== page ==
Based on recently updated data it appears that the ‘official’ US Unemployment rate in April was 14.7%, and yes, that’s the highest since the Depression, although data from that long ago isn’t as accurate as today’s data. Whether that number is accurate or not, it’s a really high number. Our expectation is that the May number will be even higher when it’s announced on the 5th of June.

This is terrible news for our country for a myriad of reasons. GDP is lower because fewer people are working and contributing to the economy. State and Federal unemployment benefits increase deficits, and tax revenues (because people are not working) are lower. In addition, many workers see the assets on their personal balance sheets dropping, and debts increasing.

On the other hand, we’ve heard various media people comment that they expect the fastest economic rebound EVER, and we’re beginning to see it now, so while big unemployment numbers are horrible for many reasons, they are Bullish for stock prices. (Note: Bullish is not necessarily the same thing as ‘good’.) The current ongoing upward march of stock indexes is great for those who are invested in stocks, but not so great for those who wished they had invested at lower prices. Bottom line; something ‘bad’ (unemployment numbers) can still be ‘Bullish’ (for stock prices.)

Of interest, historically the S&P500 Index* has bottomed between 4 and 12 months ahead of the worst point for unemployment rates. And after an economic recession is a fact it is generally understood by all that it will, eventually, end. Importantly, stock investors become optimistic sooner than the hiring managers do. A more important point is that high unemployment rates tend to be followed (historically now) by several months of rising markets.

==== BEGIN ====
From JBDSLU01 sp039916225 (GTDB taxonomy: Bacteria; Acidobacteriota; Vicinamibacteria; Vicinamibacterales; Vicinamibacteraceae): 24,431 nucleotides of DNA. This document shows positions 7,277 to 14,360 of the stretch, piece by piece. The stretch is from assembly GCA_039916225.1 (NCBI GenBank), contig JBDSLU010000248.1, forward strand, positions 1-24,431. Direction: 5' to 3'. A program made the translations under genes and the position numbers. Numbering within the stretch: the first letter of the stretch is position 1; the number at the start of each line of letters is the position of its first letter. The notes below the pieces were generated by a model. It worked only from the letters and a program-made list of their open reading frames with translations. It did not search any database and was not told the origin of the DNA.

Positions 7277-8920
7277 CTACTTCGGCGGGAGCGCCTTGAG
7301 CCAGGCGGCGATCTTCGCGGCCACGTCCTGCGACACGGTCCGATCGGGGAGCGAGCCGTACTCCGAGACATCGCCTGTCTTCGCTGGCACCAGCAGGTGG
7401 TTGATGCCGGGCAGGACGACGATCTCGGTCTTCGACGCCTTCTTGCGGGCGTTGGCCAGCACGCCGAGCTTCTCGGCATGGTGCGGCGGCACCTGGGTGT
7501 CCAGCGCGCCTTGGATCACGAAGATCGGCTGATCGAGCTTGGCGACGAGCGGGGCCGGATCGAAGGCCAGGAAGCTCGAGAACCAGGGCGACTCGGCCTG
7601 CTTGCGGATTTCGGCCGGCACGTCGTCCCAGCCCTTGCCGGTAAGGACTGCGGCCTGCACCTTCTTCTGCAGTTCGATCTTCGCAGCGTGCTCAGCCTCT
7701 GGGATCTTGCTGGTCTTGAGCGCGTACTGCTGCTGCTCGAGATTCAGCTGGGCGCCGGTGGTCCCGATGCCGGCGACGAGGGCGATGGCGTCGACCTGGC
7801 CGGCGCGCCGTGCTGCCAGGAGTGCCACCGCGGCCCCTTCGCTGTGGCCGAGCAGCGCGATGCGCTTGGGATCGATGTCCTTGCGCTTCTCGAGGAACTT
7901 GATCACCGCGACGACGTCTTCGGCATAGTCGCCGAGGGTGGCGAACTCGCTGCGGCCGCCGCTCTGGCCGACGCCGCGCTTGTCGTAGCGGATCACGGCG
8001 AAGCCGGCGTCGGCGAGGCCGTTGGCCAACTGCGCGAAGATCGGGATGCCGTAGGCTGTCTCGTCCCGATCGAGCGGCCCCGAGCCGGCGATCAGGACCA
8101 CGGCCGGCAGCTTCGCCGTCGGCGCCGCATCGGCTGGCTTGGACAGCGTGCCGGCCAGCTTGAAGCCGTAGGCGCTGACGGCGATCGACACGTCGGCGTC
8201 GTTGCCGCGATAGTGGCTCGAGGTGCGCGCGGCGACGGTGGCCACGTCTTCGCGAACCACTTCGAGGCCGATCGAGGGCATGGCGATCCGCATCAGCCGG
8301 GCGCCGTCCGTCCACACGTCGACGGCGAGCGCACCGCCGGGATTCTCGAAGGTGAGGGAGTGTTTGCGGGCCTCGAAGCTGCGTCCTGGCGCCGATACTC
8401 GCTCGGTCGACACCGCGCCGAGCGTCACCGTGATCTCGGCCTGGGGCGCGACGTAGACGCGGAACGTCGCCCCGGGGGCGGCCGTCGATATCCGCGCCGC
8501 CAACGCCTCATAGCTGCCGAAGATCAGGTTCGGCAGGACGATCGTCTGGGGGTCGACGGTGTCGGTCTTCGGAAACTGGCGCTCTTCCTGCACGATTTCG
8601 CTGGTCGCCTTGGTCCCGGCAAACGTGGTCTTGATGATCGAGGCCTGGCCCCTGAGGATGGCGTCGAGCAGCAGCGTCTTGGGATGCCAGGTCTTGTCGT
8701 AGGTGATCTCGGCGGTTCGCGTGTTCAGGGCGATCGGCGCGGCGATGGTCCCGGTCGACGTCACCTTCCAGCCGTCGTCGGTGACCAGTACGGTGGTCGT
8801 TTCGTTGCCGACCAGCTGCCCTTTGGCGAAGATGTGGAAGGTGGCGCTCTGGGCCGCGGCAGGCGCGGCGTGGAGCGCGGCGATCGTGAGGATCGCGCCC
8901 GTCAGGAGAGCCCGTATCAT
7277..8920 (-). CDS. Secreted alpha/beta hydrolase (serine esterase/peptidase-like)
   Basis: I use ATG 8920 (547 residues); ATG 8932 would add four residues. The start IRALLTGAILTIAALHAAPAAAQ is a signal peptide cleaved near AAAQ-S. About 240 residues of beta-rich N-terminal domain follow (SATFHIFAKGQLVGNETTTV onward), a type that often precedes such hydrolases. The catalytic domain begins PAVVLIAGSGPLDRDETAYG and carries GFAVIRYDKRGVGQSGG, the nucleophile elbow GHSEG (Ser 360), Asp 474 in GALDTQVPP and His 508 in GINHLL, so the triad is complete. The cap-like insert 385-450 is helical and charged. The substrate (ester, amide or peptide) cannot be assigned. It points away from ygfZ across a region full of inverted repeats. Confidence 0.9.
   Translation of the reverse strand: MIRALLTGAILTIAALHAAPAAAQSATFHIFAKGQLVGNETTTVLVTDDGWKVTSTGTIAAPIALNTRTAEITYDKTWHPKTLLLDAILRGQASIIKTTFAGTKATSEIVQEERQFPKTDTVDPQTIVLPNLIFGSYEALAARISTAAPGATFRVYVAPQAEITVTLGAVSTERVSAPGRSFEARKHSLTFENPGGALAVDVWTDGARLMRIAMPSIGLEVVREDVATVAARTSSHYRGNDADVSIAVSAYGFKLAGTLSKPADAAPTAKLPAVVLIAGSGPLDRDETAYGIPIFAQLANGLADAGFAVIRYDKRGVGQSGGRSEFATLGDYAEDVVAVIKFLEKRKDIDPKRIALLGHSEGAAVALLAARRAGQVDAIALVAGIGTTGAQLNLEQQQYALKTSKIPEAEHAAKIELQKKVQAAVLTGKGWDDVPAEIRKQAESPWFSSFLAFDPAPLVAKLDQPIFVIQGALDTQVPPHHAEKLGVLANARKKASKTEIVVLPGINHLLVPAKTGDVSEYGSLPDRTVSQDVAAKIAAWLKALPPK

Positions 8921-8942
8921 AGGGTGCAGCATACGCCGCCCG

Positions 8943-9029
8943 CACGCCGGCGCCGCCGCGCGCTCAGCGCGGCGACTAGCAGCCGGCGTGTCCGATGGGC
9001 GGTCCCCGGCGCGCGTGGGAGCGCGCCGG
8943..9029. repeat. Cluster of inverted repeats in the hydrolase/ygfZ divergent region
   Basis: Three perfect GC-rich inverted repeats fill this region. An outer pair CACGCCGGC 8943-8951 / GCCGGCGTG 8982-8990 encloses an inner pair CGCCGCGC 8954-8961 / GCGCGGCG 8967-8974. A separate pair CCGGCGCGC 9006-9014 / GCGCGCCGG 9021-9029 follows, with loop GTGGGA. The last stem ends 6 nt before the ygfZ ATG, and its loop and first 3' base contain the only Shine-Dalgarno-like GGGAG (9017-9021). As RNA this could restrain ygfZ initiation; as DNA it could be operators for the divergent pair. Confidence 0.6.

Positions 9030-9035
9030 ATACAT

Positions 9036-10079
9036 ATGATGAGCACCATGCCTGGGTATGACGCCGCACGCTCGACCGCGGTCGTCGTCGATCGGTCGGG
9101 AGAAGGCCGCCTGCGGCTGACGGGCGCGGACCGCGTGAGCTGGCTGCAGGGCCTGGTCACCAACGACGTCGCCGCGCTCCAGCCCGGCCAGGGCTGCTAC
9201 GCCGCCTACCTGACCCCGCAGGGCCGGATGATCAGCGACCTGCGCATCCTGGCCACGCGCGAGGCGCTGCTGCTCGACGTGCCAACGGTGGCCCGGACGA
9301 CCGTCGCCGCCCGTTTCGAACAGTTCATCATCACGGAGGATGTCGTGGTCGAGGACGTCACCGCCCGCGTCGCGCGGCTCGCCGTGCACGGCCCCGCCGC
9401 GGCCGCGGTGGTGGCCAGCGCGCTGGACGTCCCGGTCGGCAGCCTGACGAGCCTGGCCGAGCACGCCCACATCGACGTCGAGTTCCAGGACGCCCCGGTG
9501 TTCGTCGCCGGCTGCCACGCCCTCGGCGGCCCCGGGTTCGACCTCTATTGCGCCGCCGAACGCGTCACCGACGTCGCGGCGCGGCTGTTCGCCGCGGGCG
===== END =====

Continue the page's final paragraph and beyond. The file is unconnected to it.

If some of this appears contradictory, don’t worry. It actually does make sense: lower number of people working and lower GDP should mean lower company earnings. And because company earnings (or expected earnings) are fundamentally the most important factor in stock prices, one might guess that stock prices would continue downward.

But on the other hand (that two-handed economist again) more unemployment has tended to give us a much more accommodative FED, and that’s certainly the case at this time. When the COVID panic unfolded the FED dropped its target rate down to 0-0.25%!! In addition, the FED ramped up QE4 at the fastest rate EVER in their history. The result has been extremely stimulative to the ongoing market rebound, and we believe that the FED will continue to stimulate markets until it is clear to most everyone that our economy has turned over to the upside, which we believe will be sooner than later. After all, this is not your grandfather’s recession. It is in fact the first and only self-imposed recession in history. It can therefore, at least to a large extent, be ‘un-imposed’. The Fed action then is different than normal. It is not intended to kick-start the economy, as much as it is to offer a bridge over troubled water.

So for the immediate future, we anticipate the FED stimulus will continue to aid in pushing up our markets. Fingers crossed!

Thanks to Tom McClellan for permission to use his ideas here.

Ron’s Market Minute – We’re Above Average!